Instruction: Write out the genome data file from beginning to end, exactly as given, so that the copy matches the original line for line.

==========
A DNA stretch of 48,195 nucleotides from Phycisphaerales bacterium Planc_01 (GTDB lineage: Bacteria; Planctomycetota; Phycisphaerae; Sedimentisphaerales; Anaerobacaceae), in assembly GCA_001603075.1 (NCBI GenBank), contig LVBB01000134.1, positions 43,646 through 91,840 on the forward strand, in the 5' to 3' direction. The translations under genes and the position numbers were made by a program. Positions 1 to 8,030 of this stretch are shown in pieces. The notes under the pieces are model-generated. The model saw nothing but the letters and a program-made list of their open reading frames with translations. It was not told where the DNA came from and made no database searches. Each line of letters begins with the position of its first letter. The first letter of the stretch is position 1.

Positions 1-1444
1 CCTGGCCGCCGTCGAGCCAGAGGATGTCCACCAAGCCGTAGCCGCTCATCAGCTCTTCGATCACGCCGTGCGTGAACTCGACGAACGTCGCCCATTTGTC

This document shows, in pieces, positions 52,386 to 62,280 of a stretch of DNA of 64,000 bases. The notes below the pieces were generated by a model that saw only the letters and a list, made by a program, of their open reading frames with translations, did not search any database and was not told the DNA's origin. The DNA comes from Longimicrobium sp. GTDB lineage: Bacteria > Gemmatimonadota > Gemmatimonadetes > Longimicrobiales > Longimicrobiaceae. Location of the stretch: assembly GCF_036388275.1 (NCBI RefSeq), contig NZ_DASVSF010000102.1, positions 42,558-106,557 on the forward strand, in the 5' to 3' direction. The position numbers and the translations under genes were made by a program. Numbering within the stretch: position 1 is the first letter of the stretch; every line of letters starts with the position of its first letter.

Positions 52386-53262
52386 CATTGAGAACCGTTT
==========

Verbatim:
A DNA stretch of 48,195 nucleotides from Phycisphaerales bacterium Planc_01 (GTDB lineage: Bacteria; Planctomycetota; Phycisphaerae; Sedimentisphaerales; Anaerobacaceae), in assembly GCA_001603075.1 (NCBI GenBank), contig LVBB01000134.1, positions 43,646 through 91,840 on the forward strand, in the 5' to 3' direction. The translations under genes and the position numbers were made by a program. Positions 1 to 8,030 of this stretch are shown in pieces. The notes under the pieces are model-generated. The model saw nothing but the letters and a program-made list of their open reading frames with translations. It was not told where the DNA came from and made no database searches. Each line of letters begins with the position of its first letter. The first letter of the stretch is position 1.

Positions 1-1444
1 CCTGGCCGCCGTCGAGCCAGAGGATGTCCACCAAGCCGTAGCCGCTCATCAGCTCTTCGATCACGCCGTGCGTGAACTCGACGAACGTCGCCCATTTGTC

This document shows, in pieces, positions 52,386 to 62,280 of a stretch of DNA of 64,000 bases. The notes below the pieces were generated by a model that saw only the letters and a list, made by a program, of their open reading frames with translations, did not search any database and was not told the DNA's origin. The DNA comes from Longimicrobium sp. GTDB lineage: Bacteria > Gemmatimonadota > Gemmatimonadetes > Longimicrobiales > Longimicrobiaceae. Location of the stretch: assembly GCF_036388275.1 (NCBI RefSeq), contig NZ_DASVSF010000102.1, positions 42,558-106,557 on the forward strand, in the 5' to 3' direction. The position numbers and the translations under genes were made by a program. Numbering within the stretch: position 1 is the first letter of the stretch; every line of letters starts with the position of its first letter.

Positions 52386-53262
52386 CATTGAGAACCGTTT